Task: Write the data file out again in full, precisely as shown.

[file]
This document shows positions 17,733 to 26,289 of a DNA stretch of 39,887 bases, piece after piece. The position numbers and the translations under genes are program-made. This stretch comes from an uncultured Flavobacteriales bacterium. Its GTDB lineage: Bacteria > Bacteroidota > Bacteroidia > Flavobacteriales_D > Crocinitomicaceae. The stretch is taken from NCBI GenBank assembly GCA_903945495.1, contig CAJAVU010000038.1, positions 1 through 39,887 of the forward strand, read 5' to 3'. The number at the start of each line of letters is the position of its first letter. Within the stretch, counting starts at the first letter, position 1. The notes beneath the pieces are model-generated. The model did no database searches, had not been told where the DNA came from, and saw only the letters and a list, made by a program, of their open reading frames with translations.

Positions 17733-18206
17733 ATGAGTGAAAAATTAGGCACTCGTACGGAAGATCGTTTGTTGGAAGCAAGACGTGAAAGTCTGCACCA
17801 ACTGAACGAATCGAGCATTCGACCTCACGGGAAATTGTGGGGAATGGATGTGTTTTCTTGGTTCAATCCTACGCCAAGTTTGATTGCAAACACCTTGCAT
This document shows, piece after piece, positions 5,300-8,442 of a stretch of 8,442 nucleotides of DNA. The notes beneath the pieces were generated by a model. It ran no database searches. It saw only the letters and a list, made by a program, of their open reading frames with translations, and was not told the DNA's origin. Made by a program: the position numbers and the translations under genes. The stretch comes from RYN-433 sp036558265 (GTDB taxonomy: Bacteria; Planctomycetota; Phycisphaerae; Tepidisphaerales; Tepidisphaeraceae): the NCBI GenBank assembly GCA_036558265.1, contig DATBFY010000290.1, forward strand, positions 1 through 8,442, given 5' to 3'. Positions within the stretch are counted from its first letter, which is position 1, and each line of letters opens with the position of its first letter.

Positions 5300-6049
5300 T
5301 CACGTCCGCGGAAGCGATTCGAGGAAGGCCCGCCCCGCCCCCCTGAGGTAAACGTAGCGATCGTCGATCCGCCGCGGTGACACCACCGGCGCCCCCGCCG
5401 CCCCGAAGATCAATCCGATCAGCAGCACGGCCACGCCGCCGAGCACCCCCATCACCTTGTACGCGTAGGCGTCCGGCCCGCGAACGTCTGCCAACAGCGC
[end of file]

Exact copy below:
This document shows positions 17,733 to 26,289 of a DNA stretch of 39,887 bases, piece after piece. The position numbers and the translations under genes are program-made. This stretch comes from an uncultured Flavobacteriales bacterium. Its GTDB lineage: Bacteria > Bacteroidota > Bacteroidia > Flavobacteriales_D > Crocinitomicaceae. The stretch is taken from NCBI GenBank assembly GCA_903945495.1, contig CAJAVU010000038.1, positions 1 through 39,887 of the forward strand, read 5' to 3'. The number at the start of each line of letters is the position of its first letter. Within the stretch, counting starts at the first letter, position 1. The notes beneath the pieces are model-generated. The model did no database searches, had not been told where the DNA came from, and saw only the letters and a list, made by a program, of their open reading frames with translations.

Positions 17733-18206
17733 ATGAGTGAAAAATTAGGCACTCGTACGGAAGATCGTTTGTTGGAAGCAAGACGTGAAAGTCTGCACCA
17801 ACTGAACGAATCGAGCATTCGACCTCACGGGAAATTGTGGGGAATGGATGTGTTTTCTTGGTTCAATCCTACGCCAAGTTTGATTGCAAACACCTTGCAT
This document shows, piece after piece, positions 5,300-8,442 of a stretch of 8,442 nucleotides of DNA. The notes beneath the pieces were generated by a model. It ran no database searches. It saw only the letters and a list, made by a program, of their open reading frames with translations, and was not told the DNA's origin. Made by a program: the position numbers and the translations under genes. The stretch comes from RYN-433 sp036558265 (GTDB taxonomy: Bacteria; Planctomycetota; Phycisphaerae; Tepidisphaerales; Tepidisphaeraceae): the NCBI GenBank assembly GCA_036558265.1, contig DATBFY010000290.1, forward strand, positions 1 through 8,442, given 5' to 3'. Positions within the stretch are counted from its first letter, which is position 1, and each line of letters opens with the position of its first letter.

Positions 5300-6049
5300 T
5301 CACGTCCGCGGAAGCGATTCGAGGAAGGCCCGCCCCGCCCCCCTGAGGTAAACGTAGCGATCGTCGATCCGCCGCGGTGACACCACCGGCGCCCCCGCCG
5401 CCCCGAAGATCAATCCGATCAGCAGCACGGCCACGCCGCCGAGCACCCCCATCACCTTGTACGCGTAGGCGTCCGGCCCGCGAACGTCTGCCAACAGCGC